|Time Averaging Erases RF Peaks
by Amy O’Hair
With modern technologies which can produce a transmission pattern of
millisecond pulses–and all smart meters and cell phones do this–a device
can emit pulses which at their peak far, far exceed the FCC upper
limit,yet when averaged will appear to comply with it, even be far below it. One EMF technician associated with Stop Smart Meters! during his preliminary data gathering has recorded a peak pulse in excess of 20,000 µW/cm² (=200W/m²) and observed ones far higher than this.
Time-averaging is how PG&Ehides the true peak levelsof RF pulses produced by their smart meters. This
chart below shows the stark difference between averaged (red) and
actual (blue) RF levels measured from a similar smart meter in southern
California (chart courtesy EMF&RF Solutions, www.EMFRF.com).
I checked in with an associate who
has a PhD in electrical engineering: how many high peaks could you have,
and end up with a low average? We invented an example and calculated the average level using information from the FCC’s own document
addressing the matter. A thirty-minute period could contain one hundred
(100) 5-millisecond pulses (at 900MHz) (duty cycle=0.02%), each pulse
a whopping 100,000 µW/cm² each (the big unit), and the averaged level
could be calculated to be around 28 µW/cm². The device’s maker could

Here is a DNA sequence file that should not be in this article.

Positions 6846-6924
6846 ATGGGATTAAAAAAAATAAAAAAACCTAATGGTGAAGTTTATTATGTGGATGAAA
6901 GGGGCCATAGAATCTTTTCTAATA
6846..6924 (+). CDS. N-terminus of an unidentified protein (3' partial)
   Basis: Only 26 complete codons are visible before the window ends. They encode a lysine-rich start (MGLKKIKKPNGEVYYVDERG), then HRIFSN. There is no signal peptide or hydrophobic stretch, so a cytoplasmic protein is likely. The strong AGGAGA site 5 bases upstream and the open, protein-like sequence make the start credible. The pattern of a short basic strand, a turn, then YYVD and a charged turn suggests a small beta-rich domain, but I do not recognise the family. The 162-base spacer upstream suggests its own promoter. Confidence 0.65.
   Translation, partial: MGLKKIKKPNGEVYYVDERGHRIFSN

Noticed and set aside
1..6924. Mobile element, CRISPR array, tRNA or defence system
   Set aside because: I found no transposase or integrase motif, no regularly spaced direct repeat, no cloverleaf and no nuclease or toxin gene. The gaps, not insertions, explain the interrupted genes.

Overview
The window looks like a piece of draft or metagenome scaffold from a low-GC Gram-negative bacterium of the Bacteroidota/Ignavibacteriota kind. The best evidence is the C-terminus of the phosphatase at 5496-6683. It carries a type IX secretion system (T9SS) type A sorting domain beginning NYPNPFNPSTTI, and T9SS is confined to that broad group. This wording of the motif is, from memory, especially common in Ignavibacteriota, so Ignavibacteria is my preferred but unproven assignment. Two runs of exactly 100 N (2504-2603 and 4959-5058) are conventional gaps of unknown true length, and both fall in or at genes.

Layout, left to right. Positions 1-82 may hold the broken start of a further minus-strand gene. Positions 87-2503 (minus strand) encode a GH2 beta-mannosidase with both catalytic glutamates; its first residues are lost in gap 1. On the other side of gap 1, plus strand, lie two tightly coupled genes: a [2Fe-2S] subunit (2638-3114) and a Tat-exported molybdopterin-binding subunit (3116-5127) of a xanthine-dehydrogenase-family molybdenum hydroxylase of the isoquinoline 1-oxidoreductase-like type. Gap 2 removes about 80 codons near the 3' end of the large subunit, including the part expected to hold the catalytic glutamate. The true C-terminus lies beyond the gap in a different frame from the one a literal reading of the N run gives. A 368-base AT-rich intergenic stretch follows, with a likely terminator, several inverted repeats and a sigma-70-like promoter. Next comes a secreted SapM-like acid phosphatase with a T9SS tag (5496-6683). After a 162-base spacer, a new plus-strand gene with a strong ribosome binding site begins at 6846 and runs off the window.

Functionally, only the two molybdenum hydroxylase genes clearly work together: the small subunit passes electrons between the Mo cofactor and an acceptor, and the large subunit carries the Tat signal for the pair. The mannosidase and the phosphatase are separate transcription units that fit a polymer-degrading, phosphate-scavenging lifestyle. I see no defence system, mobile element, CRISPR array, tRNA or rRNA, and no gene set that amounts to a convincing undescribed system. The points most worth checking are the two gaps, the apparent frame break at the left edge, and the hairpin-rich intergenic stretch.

then claim this constituted only about “5% of FCC limits.”But a person standing in that field would actually be subjected to very high bursts of RF energy, which have been shown to have biological effects. This engineer then set out to find what the maximum allowable peak pulse is, according to FCC standards, and particular,what power density would a smart meter pulse be permitted to peak at? Although there is a reference to a “guideline” of 4,000µW/cm² as determined by ANSI/IEEE C95.1-1992 in the Sage Report discussion on peak power limits, we couldn’t find explicit limits stated anywhere else. Here
is a recognized dangerous substance, and there is effectually NO
regulation on the upper limit of peak pulses the public is exposed to.
Are you an electrical engineer who can tell us what that upper limit on the peak pulse of a PG&E smart meter is?What is allowable? Calculated? Measured? We want to know. Write info@StopSmartMeters.org, and if you can back up your claim, Stop Smart Meters! will consider a guest post where you can tell readers what you know.
The time-averaging issue shows up an important point: patterns of exposure—like these sharp spikes—are not part of the FCC’s considerations concerning the effects of RF on humans. This is a serious oversight, and any revision of the FCC guidelines should address this as well.
The best analogy to these spikes of RF energy is a strobe light. Using the same energy as a low-watt bulb, a strobe light produces very
intense millisecond pulses of light, several per second, and has been
shown to adversely affect the brain, inducing seizures in some people. RF is an electromagnetic energy like light, but one that penetrates into the surface of our bodies. (This paper by Karl Maret, MD, has excellent references on pulsed RF effects on humans.) Many observers trying to reckon with the sheer number and consistency of smart-meter health complaints
have seriously wondered whether this particular under-regulated and
unaccounted-for factor might be at the heart of the harm done by
wireless utility meters.
This article is continued on http://stopsmartmeters.org/2012/03/09/a-primer-on-the-fcc-guidelines-for-the-smart-meter-age/